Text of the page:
Bart: Thanks for the encouragement. I'll check out that book. I have 'Conversational Tagalog: A Functional-Situational Approach' by Teresita V. Ramos, a dictionary, and the Language 30 tapes (just bought those for some quick words and phrases and pronunciation examples). As far as dialects, I'll have to see what happens. I mainly wanted to learn Tagalog / Pilipino in case I ever get the chance to travel and train there. Yes, if I continue with Doce Pares, I imagine I will want to learn the dialect that the Canete family speaks!


Once again, thanks to both of you for the advice and encouragement!

Regards,
Liam
 
How to Learn Any Language: Quickly, Easily, Inexpensively, Enjoyably and on Your Own, by Barry J. Farber, is an excellent primer on well - you guessed it.

The book is a little dated insofar as there are few references to software. There is also too little on how to learn the syntax of a language. However, it is chock full of tips, tricks, and in general, fun and interesting ways to make sure that you become totally immersed in the language that you are studying.

You may also wish to consider going on eBay or Amazon.com and purchasing video tape, VCD, or DVD movies in Tagalog. A simple search using the key words "Tagalog" or "Filipino" should do the trick. The value of this approach is that after you have learned the basics of the language, you can hear conversational Tagalog whenever you want, and can zero in on specific conversations to learn specific phrases and responses and hear them repeated whenever you want.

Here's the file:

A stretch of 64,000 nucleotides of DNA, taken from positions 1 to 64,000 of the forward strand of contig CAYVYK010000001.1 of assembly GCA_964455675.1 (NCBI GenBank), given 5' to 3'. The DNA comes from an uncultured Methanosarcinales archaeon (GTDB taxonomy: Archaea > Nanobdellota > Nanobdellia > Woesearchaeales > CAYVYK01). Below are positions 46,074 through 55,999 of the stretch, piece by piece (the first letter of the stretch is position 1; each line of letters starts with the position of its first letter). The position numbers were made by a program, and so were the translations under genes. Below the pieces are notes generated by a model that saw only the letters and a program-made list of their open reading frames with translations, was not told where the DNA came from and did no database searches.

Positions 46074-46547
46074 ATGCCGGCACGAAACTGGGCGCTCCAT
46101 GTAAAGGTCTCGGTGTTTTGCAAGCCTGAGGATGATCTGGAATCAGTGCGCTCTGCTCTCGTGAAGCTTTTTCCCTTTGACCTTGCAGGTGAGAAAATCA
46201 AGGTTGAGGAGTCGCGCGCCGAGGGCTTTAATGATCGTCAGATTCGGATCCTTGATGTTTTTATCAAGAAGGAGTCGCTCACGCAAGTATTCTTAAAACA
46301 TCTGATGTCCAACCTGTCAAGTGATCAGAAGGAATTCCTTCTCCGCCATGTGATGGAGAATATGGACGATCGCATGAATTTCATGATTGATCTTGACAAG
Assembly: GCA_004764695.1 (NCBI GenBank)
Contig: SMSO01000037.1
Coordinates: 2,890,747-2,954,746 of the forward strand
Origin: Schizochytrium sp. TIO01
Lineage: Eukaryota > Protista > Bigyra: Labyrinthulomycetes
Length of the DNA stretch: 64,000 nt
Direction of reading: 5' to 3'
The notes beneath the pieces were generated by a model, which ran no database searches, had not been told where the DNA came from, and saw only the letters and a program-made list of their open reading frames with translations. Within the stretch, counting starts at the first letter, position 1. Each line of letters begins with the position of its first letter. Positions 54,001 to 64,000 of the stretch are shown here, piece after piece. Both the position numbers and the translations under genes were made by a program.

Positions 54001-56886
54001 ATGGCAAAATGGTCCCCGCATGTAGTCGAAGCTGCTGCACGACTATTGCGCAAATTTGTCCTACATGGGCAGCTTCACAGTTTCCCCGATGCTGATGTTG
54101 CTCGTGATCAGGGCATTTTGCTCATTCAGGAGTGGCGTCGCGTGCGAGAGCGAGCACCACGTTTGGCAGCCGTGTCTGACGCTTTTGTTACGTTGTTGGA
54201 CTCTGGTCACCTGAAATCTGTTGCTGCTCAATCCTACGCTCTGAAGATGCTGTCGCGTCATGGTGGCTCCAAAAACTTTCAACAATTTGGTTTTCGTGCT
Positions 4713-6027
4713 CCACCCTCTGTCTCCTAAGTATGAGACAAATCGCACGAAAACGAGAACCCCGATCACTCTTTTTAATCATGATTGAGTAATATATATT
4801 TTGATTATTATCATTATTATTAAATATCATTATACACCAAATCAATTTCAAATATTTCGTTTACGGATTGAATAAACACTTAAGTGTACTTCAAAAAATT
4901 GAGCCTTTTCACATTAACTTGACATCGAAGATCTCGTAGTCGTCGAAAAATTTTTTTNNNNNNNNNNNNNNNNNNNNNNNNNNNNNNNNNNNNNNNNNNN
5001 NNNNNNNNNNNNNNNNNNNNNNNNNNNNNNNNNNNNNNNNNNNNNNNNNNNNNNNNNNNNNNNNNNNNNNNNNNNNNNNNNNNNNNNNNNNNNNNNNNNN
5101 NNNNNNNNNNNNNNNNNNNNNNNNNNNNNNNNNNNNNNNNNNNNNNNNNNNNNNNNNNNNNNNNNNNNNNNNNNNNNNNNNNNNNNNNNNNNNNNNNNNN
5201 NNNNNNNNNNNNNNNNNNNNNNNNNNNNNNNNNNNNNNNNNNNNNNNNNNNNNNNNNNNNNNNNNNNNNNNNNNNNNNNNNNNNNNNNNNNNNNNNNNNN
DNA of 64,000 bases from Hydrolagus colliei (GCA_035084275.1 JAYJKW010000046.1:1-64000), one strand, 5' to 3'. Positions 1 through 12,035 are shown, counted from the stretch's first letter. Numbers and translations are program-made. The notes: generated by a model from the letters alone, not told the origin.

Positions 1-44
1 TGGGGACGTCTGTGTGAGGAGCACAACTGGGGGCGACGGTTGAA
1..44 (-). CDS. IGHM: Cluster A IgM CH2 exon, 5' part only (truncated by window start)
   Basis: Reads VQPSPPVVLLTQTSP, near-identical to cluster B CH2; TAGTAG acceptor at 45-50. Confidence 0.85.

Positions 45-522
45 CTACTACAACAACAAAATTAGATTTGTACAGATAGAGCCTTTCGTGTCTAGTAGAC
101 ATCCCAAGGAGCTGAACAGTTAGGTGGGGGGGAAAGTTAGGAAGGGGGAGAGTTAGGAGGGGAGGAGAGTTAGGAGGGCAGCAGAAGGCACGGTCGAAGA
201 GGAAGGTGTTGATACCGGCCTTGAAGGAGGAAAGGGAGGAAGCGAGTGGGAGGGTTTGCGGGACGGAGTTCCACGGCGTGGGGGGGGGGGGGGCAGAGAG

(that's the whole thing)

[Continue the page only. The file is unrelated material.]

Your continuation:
Best,

Steve Lamade
 
Originally posted by Liam_G
Hello, all --

I'm getting ready to take the plunge and begin studying Tagalog, and am just wondering if any of you either:
1) are westerners who have studied Tagalog, and have advice, tips, etc.; or
2) are native speakers who also have advice or tips.


I am a Filipino American who grew up in a Filipino household, being the youngest in my family (both my sisters and my brother grew up in the PI and speak it fluently) I grew up with informal training in Tagalog, mainly being yelled at...I know all the curse words!!! Just being around it you pick it up pretty easy. Most people in this situation will proably tell you the same as this.. "I can understand almost every word being spoken to me...but it is more difficult for me to construct sentences to reply back. Not that I can't do it..it just doesn't flow out as smoothly as coming in.

I took 3 years of Spanish in High school and there are alot of similarities to Tagalog, thats why i took it...but it can also confuse you more...so now my tagalog comes out Spanish-English-Tagalog. At leat my mom knows what i'm saying!
 
Originally posted by arnisandyz
Most people in this situation will proably tell you the same as this.. "I can understand almost every word being spoken to me...but it is more difficult for me to construct sentences to reply back. Not that I can't do it..it just doesn't flow out as smoothly as coming in.

Hi, Arnisandyz --

I know exactly what you mean. When I studied Arabic, I spoke with anyone who would put up with me. When I spoke to my instructors' kids, they would invariably answer me in English. They understood everything I said, but were more comfortable speaking English ...

Thanks for the post,
Liam